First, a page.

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Increased Arctic Activity Sets the Stage for U.S.-Russia Competition

MIN READFeb 23, 2021 | 21:23 GMT

Norwegian army soldiers use snowmobiles for mobility during a military exercise on March 6, 2013, in Skjold, Norway.

(Robert Nickelsberg/Getty Images)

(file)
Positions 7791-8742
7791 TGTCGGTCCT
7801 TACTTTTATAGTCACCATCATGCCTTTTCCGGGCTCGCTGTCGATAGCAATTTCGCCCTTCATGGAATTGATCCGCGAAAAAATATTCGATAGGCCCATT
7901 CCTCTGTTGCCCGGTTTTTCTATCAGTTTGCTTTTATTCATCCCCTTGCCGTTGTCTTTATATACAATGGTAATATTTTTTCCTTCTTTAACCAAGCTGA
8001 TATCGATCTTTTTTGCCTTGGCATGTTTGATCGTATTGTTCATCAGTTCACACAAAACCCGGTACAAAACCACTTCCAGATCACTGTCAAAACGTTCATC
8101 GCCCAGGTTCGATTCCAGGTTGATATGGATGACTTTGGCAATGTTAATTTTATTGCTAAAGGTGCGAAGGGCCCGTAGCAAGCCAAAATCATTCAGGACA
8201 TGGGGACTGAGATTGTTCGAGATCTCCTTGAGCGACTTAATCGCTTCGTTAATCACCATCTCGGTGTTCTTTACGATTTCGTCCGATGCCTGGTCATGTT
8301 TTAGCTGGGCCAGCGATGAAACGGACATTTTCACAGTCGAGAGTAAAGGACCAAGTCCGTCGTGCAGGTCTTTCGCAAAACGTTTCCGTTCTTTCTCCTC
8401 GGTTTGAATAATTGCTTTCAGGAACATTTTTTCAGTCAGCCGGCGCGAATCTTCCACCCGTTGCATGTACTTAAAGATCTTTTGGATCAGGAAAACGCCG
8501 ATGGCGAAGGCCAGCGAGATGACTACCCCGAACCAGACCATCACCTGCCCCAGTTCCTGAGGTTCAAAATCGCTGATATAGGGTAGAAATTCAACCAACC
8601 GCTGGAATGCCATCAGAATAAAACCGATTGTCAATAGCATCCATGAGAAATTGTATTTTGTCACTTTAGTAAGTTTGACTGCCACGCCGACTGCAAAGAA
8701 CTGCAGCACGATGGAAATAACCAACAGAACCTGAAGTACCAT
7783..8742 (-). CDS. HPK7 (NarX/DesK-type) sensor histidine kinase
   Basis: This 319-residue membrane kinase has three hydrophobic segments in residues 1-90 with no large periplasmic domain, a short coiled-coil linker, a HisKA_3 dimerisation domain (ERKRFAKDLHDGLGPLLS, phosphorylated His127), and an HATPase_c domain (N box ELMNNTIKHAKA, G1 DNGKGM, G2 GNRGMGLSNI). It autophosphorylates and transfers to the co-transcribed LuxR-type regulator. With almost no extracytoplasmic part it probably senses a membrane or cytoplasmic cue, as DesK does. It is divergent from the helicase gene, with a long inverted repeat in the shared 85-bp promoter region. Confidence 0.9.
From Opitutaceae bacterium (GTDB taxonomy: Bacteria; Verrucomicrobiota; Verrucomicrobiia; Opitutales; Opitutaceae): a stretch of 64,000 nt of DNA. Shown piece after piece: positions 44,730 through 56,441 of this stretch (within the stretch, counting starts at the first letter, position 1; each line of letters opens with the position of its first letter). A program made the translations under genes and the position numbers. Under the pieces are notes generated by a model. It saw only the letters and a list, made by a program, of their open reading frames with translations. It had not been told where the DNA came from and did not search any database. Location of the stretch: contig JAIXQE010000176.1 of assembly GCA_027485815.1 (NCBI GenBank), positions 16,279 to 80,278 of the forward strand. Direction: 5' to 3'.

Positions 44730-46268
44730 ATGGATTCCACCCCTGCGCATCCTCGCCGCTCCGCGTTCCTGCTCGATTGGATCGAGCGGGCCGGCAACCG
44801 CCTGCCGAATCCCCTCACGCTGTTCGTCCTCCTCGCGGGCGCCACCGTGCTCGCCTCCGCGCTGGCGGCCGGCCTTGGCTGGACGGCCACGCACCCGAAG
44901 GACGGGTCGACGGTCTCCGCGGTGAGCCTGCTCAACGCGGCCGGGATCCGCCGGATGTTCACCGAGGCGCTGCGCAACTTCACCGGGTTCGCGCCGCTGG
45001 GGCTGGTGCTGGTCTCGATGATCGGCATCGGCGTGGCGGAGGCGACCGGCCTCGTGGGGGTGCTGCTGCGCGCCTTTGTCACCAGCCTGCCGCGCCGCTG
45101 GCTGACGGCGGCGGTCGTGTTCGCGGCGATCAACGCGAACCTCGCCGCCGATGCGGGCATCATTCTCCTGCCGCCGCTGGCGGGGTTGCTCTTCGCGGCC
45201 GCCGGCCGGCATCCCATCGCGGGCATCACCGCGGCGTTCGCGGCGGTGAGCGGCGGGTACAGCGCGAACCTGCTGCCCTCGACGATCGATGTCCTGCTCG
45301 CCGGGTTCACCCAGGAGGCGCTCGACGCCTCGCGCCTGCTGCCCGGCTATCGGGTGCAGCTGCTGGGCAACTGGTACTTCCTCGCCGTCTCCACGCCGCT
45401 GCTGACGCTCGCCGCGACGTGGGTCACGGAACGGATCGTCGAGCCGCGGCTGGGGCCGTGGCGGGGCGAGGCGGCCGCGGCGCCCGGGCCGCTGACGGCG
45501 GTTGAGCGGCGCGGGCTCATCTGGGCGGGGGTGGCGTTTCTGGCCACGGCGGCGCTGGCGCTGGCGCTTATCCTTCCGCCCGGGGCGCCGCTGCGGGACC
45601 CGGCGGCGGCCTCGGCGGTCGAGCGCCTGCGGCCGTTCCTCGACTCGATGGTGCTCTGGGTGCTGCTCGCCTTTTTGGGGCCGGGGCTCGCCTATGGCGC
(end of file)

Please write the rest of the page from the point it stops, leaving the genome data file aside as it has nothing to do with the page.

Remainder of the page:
The U.S. military is increasing collaboration with Nordic states in response to expanding Russian military and economic activities in the Arctic, pointing to a future of heightened competition with the potential for both strategic and tactical miscommunication or miscalculation. On Feb. 22, four U.S. B-1 bombers arrived for their first-ever deployment to Norway in a move widely seen as a signal to Russia. Five days earlier, the United States agreed with Denmark, Finland, Norway and Sweden to continue its participation in the biennial Arctic Challenge Exercise, one of Europe’s largest tactical air exercises and widely seen as practice to counter potential Russian belligerence, next scheduled for June 2021. The U.S. Army is also preparing to unveil its Arctic strategy in the coming weeks, as the changing climate turns the previously inaccessible region into an increasingly busy zone of military and economic activity -- particularly along the Russian frontier....

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